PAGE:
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Health Bulletin


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  1. #871
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    Re: Health Bulletin

    LSD can help ease fear of death

    Scientists have carried out the first controlled medical experiment in 40 years with the hallucinogenic drug LSD which they used as part of a psychotherapy course to treat severe depression in terminally ill cancer patients.

    Volunteers given high doses of LSD - which came to prominence in the hippy culture of the 1960s - showed a 20 per cent decline in their symptoms associated with the extreme anxiety of their medical condition, the researchers found.

    The small pilot trial, which involved just 12 men and women, also showed that there were no severe side-effects of lysergic acid diethylamide, the psychoactive chemical commonly known as "acid". However, their depressive symptoms did get worse when given only low doses of LSD, the scientists said.

    "These results indicate that when administered safely in a methodologically rigorous medically supervised psychotherapeutic setting, LSD can reduce anxiety, suggesting that larger controlled studies are warranted," concluded the study published in the Journal of Nervous and Medical Disease.

    Peter Gasser, a psychiatrist based at a private practice in Solothurn, Switzerland, said that all but one of the 12 volunteers enrolled to take part in the trial had never taken LSD before but all of them said that they would take it again and would recommend it to other patients in a similar position.

    "All of them said after 12 months of taking the drug that it was worth taking part in the trial and they would come again if asked. They also said they would recommend it for other people in the same position as themselves," Dr Gasser said.

    "We showed that all the treatments were safe and any adverse effects were only mild and temporary - they did not last for more than a day or so. It can be a safe treatment with good efficacy, and it justifies further research with a larger number of people," he said.

    Eight of the 12 patients were given the full dose of LSD, while four were give an "active placebo", which was a low-enough dose not to cause an effect. The anxiety symptoms associated with depressive illness increased in the low-dose group, who were subsequently offered the high-dose treatment, Dr Gasser said.

    A 50-year-old Austrian social worker called Peter, who was one of the volunteers, told the New York Times: "I'd never taken the drug before, so I was feeling - well I think the proper word for it in English is dread. There was this fear that it could all go wrong, that it could turn into a bad trip," Each volunteer had two sessions with LSD which they took in a safe, quiet and pleasant room in a private clinic with a doctor in attendance.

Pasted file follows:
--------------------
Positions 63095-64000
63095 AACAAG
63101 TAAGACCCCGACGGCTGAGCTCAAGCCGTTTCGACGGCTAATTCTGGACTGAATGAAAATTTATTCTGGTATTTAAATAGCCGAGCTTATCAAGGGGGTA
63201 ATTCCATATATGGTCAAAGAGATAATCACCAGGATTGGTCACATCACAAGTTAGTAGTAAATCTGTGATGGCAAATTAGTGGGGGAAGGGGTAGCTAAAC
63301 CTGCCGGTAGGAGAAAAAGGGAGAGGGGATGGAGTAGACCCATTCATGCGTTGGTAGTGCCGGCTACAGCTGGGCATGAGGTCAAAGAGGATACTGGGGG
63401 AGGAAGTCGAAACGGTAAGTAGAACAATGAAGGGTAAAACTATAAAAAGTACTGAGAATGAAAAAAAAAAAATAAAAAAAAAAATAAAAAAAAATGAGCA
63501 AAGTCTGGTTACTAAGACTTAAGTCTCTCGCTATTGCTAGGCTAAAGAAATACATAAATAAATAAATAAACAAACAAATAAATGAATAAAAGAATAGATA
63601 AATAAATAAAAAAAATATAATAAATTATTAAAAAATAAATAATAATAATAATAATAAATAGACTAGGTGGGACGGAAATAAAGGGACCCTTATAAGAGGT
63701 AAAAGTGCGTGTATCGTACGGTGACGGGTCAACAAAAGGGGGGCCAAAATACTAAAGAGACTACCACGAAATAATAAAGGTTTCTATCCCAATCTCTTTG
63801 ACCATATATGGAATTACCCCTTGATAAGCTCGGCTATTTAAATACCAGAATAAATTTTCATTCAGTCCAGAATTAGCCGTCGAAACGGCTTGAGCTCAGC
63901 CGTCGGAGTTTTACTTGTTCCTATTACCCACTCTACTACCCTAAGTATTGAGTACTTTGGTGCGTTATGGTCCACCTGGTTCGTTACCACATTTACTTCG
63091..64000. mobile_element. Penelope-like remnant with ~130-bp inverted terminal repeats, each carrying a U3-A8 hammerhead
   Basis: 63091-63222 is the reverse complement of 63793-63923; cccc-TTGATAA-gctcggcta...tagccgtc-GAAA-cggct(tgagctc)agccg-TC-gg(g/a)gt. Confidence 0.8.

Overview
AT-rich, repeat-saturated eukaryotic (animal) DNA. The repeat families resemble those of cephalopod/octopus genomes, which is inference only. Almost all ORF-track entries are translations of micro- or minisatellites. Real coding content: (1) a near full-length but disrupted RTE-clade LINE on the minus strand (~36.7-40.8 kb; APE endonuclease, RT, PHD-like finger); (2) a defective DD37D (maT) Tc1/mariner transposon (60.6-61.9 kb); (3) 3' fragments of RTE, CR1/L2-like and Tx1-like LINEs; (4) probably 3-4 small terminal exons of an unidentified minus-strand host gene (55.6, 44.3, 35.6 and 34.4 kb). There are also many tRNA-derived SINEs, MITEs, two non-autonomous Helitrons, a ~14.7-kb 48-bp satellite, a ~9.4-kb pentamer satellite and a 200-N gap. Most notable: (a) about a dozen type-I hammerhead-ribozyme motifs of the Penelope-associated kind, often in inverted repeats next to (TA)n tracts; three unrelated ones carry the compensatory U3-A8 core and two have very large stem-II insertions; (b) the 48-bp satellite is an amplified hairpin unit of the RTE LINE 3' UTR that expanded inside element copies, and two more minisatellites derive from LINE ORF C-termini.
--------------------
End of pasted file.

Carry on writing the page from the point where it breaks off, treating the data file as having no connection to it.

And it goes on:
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  2. #872
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    Re: Health Bulletin

    Misplaced protein causes heart failure: Study

    A protein called junctophilin-2 (JP2) plays a key role heart failure, suggests a study done by University of Iowa.

    The finding may pave the way for development of new drugs to treat heart failure, which is a leading cause of death.

    The study published in journal Circulation said that it is known that JP2 protein is important for normal functioning of the heart muscle membrane network called Transverse-tubules or T-tubules. "T-tubules help transmit electrical and chemical signals that make a heart-beat,'' said a university press release.

    The university team studied microtubules, a network of fibers inside heart cells, in mouse models and found any high density of microtubules is always accompanied by abnormal localization of JP2 away from the T-tubule sites. There is instead a heavy concentration of JP2 to the periphery of the heart cell. "This abnormal distribution pattern is also seen in animal models of heart failure and in failing human heart muscle,'' it added.

    The researchers also found that the drug colchicines decreases microtubule density and thus prevents the abnormal redistribution of JP2. The mouse is thus protected from heart failure.

    "The findings suggest that colchicine could be considered as a treatment for patients with heart failure," said Long-Sheng Song, associate professor of internal medicine at the University of Iowa Carver College of Medicine. "The study also suggests that future approaches targeting junctophilin-2 directly might be a potential strategy for treating heart failure."


  3. #873
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    Re: Health Bulletin

    Stress causes cancer, expert says

    "I don't drink, smoke and eat non-vegetarian food. In fact my family has no history of any chronic illness. Then how can I have cancer?" - These were the very first thoughts that crossed Seetha's mind when she was diagnosed with ovarian cancer 17 years ago.

    Despite doctors giving her a lease of three years to live, Seetha fought against the disease that sends a chill down everyone's spine and today she is a part of Apollo's cancer support group.

    Apollo Hospitals in Chennai conducted a breast cancer awareness programme on Saturday on the occasion of the International Women's Day. Oncologists and cancer survivors interacted with several women and shared tips for early detection of the disease.

    Dr Selvi Radhakrishnan, oncoplastic breast surgeon, said in almost 70% of the patients she diagnosed with breast cancer, the stress factor always preceded diagnosis. "I always ask my patients if there was a life-changing event in the recent past and they invariably end up telling me that they underwent a rough patch," she said.